For cards, there are three distinct styles available. Finally, dialog modals have been given extra padding to account for their boxier form, and their headings have been made larger for easier reading.
3- Adaptations for Foldable Phones
There are several steps that Material Design 3 took to make the transition to foldable devices easier for designers:
- Compositions: These are responsive and adaptable layouts for big, foldable displays.
- Motion: Material Design 3 enables motions for navigation bars, for switching from folded to open landscape, and for dialogs.
- Adaptive type scale: Instead of utilizing fixed numbers for font sizes across all screen resolutions, Google now recommends a scale from small to large to be used by designers.
4 – Design Tokens
Tokens are a recent addition to Material, with the goal of fostering greater uniformity and teamwork in the design process. The time they can save on complex software builds with several developers is significant.
Colors, fonts, dimensions, and even tokens themselves may all be used as dynamic style values that can be modified across an entire project with the use of tokens.
What did not change in the new versions of Material Design?
When Material Design upgraded to Material Design 2, the changes were useful, but not drastic. The design system was still standardized, but it underwent a number of cosmetic changes. However, the same can not be said for Material Design 3.
Whereas the first two versions were standardized, this one placed its focus on personalization. At first glance, it’s almost impossible to determine what has not changed. At closer inspection during the migration process, we do discover some things:
First of all, most Components and Layouts that can be found in M2 make the transition to M3. However, there are also numerous additions, as well as subtractions from the previous version. Moreover, M3 brings more variations to the components that it maintains from M2.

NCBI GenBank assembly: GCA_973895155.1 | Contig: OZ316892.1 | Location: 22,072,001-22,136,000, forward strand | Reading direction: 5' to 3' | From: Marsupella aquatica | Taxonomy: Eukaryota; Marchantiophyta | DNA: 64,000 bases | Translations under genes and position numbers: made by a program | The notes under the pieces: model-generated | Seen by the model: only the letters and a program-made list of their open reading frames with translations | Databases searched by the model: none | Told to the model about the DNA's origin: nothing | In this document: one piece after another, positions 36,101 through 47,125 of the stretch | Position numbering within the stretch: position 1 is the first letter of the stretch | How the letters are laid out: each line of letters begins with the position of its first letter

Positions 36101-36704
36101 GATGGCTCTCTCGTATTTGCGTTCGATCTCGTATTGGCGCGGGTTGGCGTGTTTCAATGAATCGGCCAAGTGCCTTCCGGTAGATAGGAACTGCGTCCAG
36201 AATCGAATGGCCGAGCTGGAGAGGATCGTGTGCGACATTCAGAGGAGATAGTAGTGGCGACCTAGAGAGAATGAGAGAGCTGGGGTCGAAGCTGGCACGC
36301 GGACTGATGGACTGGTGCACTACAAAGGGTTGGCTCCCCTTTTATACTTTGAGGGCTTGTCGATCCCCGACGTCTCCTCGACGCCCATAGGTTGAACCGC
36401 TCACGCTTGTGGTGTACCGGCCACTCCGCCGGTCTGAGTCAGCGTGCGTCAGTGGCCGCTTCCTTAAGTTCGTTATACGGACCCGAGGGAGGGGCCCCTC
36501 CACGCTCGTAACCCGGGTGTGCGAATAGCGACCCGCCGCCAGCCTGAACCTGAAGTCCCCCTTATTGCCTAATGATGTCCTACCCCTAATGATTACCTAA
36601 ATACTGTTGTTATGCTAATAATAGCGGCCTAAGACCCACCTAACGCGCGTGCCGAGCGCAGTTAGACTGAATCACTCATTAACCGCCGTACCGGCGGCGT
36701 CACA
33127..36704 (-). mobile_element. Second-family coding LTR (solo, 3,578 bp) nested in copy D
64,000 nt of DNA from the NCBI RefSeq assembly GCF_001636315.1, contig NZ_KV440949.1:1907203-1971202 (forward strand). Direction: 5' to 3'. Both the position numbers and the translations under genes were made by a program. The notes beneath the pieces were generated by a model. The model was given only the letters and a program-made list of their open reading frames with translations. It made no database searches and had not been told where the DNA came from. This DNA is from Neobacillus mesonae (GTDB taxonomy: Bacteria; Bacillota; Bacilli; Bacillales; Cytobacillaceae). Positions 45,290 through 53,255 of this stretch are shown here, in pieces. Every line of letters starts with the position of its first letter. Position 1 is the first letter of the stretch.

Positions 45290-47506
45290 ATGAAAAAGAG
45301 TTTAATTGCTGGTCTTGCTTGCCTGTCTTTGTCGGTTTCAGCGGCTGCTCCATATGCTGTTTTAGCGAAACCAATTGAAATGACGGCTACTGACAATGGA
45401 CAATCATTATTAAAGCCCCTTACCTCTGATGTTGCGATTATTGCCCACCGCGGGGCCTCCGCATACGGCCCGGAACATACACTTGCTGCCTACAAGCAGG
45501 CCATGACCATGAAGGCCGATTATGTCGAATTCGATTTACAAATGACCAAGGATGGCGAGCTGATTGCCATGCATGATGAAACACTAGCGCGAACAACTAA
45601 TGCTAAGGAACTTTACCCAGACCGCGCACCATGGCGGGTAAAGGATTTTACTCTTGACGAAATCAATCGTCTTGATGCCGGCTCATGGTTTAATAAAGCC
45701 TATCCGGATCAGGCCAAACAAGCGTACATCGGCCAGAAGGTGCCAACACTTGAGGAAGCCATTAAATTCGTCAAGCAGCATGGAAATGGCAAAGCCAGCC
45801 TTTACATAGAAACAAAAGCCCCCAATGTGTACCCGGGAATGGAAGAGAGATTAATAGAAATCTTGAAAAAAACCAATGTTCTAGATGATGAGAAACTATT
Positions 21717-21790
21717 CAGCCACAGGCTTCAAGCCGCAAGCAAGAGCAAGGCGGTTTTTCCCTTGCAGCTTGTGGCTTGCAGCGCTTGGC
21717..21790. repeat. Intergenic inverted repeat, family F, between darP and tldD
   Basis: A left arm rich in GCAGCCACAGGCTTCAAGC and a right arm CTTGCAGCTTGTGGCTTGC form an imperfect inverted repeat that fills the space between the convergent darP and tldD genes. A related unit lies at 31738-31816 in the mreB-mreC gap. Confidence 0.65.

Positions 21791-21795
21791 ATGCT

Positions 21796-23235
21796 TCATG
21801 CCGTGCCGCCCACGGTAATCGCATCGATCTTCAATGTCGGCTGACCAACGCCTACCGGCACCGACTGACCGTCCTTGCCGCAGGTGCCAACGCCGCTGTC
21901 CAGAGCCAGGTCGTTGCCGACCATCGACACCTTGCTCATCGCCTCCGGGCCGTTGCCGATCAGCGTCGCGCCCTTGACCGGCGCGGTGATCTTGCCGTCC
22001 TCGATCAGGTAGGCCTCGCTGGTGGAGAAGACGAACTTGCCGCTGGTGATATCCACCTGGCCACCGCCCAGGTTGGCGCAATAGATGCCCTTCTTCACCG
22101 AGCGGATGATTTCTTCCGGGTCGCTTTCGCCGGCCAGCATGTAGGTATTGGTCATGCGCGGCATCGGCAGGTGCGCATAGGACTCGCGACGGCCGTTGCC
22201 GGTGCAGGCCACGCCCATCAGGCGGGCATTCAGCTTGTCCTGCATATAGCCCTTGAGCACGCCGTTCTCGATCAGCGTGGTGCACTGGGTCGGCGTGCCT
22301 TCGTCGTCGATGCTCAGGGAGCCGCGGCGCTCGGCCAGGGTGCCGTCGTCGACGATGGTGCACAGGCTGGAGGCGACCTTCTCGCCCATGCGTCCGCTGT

Upon further inspection, we also find that M3 contains all the button composables from M2 (but adds many more to the list). Backgrounds do not bring significant changes either, other than the name change to Container. It’s enough to replace background parameters in M2 to container parameters in M3.
Material Design Examples
Inspired by Google’s Material Design, Creative Tim has created a lot of material design examples that you can use to create effortless, beautiful, material design inspired themes, and dashboards. Some examples are listed below:
Material Kit 2
This Free Bootstrap 5 UI kit has a fresh, new, Material Design inspired design with a beautiful set of components, deliberate color choice, and large scale typography.
Material Dashboard PRO 2
Yet another dashboard inspired by Google’s Material Design, the Material Dashboard 2 Pro uses surface, light, and movement to make dashboards resemble sheets of paper. It offers the necessary tools required for creating a complex web product.
Material Tailwind is an open-source components library that expertly blends the principles of Material Design with the flexibility of Tailwind CSS. The UI components in Material Tailwind are meticulously crafted to adhere to Material Design’s guidelines, ensuring a cohesive and user-friendly interface.
The jump from Material Design to Material Design 2 was a subtle one, that brought improvements but kept the same overall standardized version. With Material Design 3, a complete revamping of Google Design took place that shifted the system from standards to personalization.
The new Material Design guidelines are as useful as ever, aiming to adapt to the fast-paced market of devices that continue to grow in size and features (e.g. foldable phones). Don’t know where to start with Material Design concepts? Try the easy-to-use components and templates offered by Creative Tim.